On the jacket of Robert Stone's Hall of Mirrors, Wallace Stegner says that Stone "writes like a bird, like an angel"—which is not at all true; what is true is that Stone writes very well, that he creates a group of characters that are credible and some caricatures that are interesting, and that he places them in an action that is appropriate to their abilities and significant to our society. In doing all this, Stone has accomplished a great deal. The story Stone tells is comparatively simple: an alcoholic disc-jockey, an idealistic but not very intelligent social worker, and an illiterate young Southern girl are used as tools by a power hungry super-patriot to help stage a demonstration that gets out of hand. The story and its telling have something of the exaggeration of black humor, but Stone manages to get the best effects of such humor without the overwrought effect. The result may not be the best novel of the year, but it is a novel well worth reading, and it makes Stone's next book one to wait for hopefully.

"Review: 'Hall of Mirrors'," in Prairie Schooner (reprinted from Prairie Schooner by permission of University of Nebraska Press; © 1968 by University of Nebraska Press), Vol. XLII, No. 3, Fall, 1968, p. 280.

L. Hugh Moore

[A Hall of Mirrors] provides a profound and disquieting vision of contemporary American society and possible responses to that society. A measure of the artistic success of the novel is the fact that Stone's themes inhere in every aspect of the novel. Recurring images and metaphors, for example, develop the main themes and provide a convenient way to examine and classify the chief characters.

Many writers, Hawthorne and Camus among others, have warned of the dangers of detachment, the sin of isolation, of how it atrophies one's heart and destroys one's humanity. Stone, however, goes beyond this theme by undercutting the alternative. Detachment, or coolness, in his world, is the only way to survive. Involvement inevitably brings madness and a futile, usually violent, death. The moral values are the same as those of the earlier writers, so that the theme becomes the immorality of survival, the wickedness of adaptation. By images, metaphors, and direct references Stone connects his setting, modern New Orleans, a heightened vision of America, with the bloody, brutal, cold undersea world and his characters with the denizens of this icy environment. Further, he uses the metaphor of evolution to develop the comparison. Since the world is getting colder, the survivors are those who can withstand the moral chill and prey upon the less hardy creatures, those who maintain, anachronistically and non-adaptatively, the old values of pity, concern, mercy, responsibility, and love. (pp. 43-4)

The structure of A Hall of Mirrors offers four choices to the characters: adapt and survive, withdraw and observe, despair and die, or...

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Michael Wood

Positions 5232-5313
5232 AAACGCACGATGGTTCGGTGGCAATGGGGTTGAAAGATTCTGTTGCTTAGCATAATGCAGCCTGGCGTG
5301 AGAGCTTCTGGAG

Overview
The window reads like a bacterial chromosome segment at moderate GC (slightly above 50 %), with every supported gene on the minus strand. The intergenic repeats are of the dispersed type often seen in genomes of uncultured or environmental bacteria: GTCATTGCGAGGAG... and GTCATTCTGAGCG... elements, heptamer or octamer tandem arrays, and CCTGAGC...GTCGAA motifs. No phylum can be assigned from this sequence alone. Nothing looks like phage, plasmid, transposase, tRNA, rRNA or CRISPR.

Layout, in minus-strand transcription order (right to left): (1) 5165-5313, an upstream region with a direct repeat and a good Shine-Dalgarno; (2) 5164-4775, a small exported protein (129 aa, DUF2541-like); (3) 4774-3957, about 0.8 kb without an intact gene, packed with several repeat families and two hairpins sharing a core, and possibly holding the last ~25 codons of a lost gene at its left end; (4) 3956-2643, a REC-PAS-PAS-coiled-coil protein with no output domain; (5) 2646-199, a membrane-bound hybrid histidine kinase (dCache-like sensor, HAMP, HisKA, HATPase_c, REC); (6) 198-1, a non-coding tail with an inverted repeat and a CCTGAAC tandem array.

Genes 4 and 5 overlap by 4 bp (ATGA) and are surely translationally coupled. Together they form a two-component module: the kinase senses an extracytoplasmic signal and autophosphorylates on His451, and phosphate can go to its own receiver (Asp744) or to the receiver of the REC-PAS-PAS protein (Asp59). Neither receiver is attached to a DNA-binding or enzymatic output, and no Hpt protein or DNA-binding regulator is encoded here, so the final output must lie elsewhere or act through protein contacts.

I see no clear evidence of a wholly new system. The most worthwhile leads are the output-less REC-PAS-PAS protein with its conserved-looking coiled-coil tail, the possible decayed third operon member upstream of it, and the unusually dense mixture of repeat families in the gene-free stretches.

Squalid, spectacular, agitated, littered with ancient ruins and riddled with more spies than you can shake a cloak at, Central America seems almost too much of a good thing for a novelist: the treasure of the Sierra Madre tarted up for an apocalypse. Robert Stone, setting his new, now novel in an imaginary but circumstantial version of this place, is taking a serious risk; but the risk is worth it, and the wager is won. We are "south of cliché" here, as a character in the book says. Stone converts clichés into people, and people into questions. "A Flag for Sunrise" has the pace and suspense of a first-class thriller, and it catches the shifting currents of contemporary Latin American politics.


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Leonard Michaels

A Flag for Sunrise is about Catholics—a nun, a priest, an anthropologist, a drifter—caught up among spies, gun runners, murderers, maniacs, and revolutionaries in a poor Central American country ruled by American business interests and the CIA through a local military regime. The plot is complicated and built upon short scenes, some of them so intensely dramatic they could be published independently. What holds them together is suspenseful action, an atmosphere of neurasthenic menace, and Stone's prose style. Lean, tough, quick, and smart, it is perfect for violent action, yet lyrical enough for Stone's nun as she contemplates her own mind, her "inward place."…

The plot has largely to do...

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Geoffrey Stokes

Stone's characters wear their emblematic responsibilities so naturally that A Flag for Sunrise works as an adventure yarn, but on the level at which it aspires to greatness, the book is about the process by which ideas—theologies, ideologies—flesh themselves out and become institutions, and about how they are damaged in transit. This layering should come as no surprise to readers familiar with Stone's stunning Dog Soldiers …; what is unexpected, however, is the anachronous gap between the new book's layers. The adventure story is the stuff of tomorrow's network news, but the philosophical concerns are embedded in a rhetoric—and in a view of the world—utterly foreign to the book's spy-versus-spy...